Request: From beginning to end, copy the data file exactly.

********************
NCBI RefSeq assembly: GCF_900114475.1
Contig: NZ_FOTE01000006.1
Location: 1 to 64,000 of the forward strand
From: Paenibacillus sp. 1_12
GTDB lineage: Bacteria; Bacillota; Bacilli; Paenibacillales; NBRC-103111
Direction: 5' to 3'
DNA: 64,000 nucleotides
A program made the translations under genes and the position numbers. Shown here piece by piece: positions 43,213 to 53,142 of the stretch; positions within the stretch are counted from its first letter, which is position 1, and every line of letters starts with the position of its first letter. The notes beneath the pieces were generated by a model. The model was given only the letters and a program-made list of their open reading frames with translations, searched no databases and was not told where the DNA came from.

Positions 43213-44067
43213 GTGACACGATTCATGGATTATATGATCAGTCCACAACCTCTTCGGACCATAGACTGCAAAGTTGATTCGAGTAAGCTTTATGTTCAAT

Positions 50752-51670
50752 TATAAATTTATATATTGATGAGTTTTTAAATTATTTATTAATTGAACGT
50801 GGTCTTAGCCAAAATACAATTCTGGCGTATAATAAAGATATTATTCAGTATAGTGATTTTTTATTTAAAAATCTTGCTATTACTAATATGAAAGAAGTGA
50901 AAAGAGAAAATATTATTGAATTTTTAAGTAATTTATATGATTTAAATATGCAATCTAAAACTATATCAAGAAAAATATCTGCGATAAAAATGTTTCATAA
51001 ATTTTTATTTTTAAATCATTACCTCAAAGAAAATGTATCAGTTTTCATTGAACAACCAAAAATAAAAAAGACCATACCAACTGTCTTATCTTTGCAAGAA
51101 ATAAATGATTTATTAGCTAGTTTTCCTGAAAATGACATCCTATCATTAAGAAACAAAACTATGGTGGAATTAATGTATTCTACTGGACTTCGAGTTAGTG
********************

NCBI RefSeq assembly: GCF_900114475.1
Contig: NZ_FOTE01000006.1
Location: 1 to 64,000 of the forward strand
From: Paenibacillus sp. 1_12
GTDB lineage: Bacteria; Bacillota; Bacilli; Paenibacillales; NBRC-103111
Direction: 5' to 3'
DNA: 64,000 nucleotides
A program made the translations under genes and the position numbers. Shown here piece by piece: positions 43,213 to 53,142 of the stretch; positions within the stretch are counted from its first letter, which is position 1, and every line of letters starts with the position of its first letter. The notes beneath the pieces were generated by a model. The model was given only the letters and a program-made list of their open reading frames with translations, searched no databases and was not told where the DNA came from.

Positions 43213-44067
43213 GTGACACGATTCATGGATTATATGATCAGTCCACAACCTCTTCGGACCATAGACTGCAAAGTTGATTCGAGTAAGCTTTATGTTCAAT

Positions 50752-51670
50752 TATAAATTTATATATTGATGAGTTTTTAAATTATTTATTAATTGAACGT
50801 GGTCTTAGCCAAAATACAATTCTGGCGTATAATAAAGATATTATTCAGTATAGTGATTTTTTATTTAAAAATCTTGCTATTACTAATATGAAAGAAGTGA
50901 AAAGAGAAAATATTATTGAATTTTTAAGTAATTTATATGATTTAAATATGCAATCTAAAACTATATCAAGAAAAATATCTGCGATAAAAATGTTTCATAA
51001 ATTTTTATTTTTAAATCATTACCTCAAAGAAAATGTATCAGTTTTCATTGAACAACCAAAAATAAAAAAGACCATACCAACTGTCTTATCTTTGCAAGAA
51101 ATAAATGATTTATTAGCTAGTTTTCCTGAAAATGACATCCTATCATTAAGAAACAAAACTATGGTGGAATTAATGTATTCTACTGGACTTCGAGTTAGTG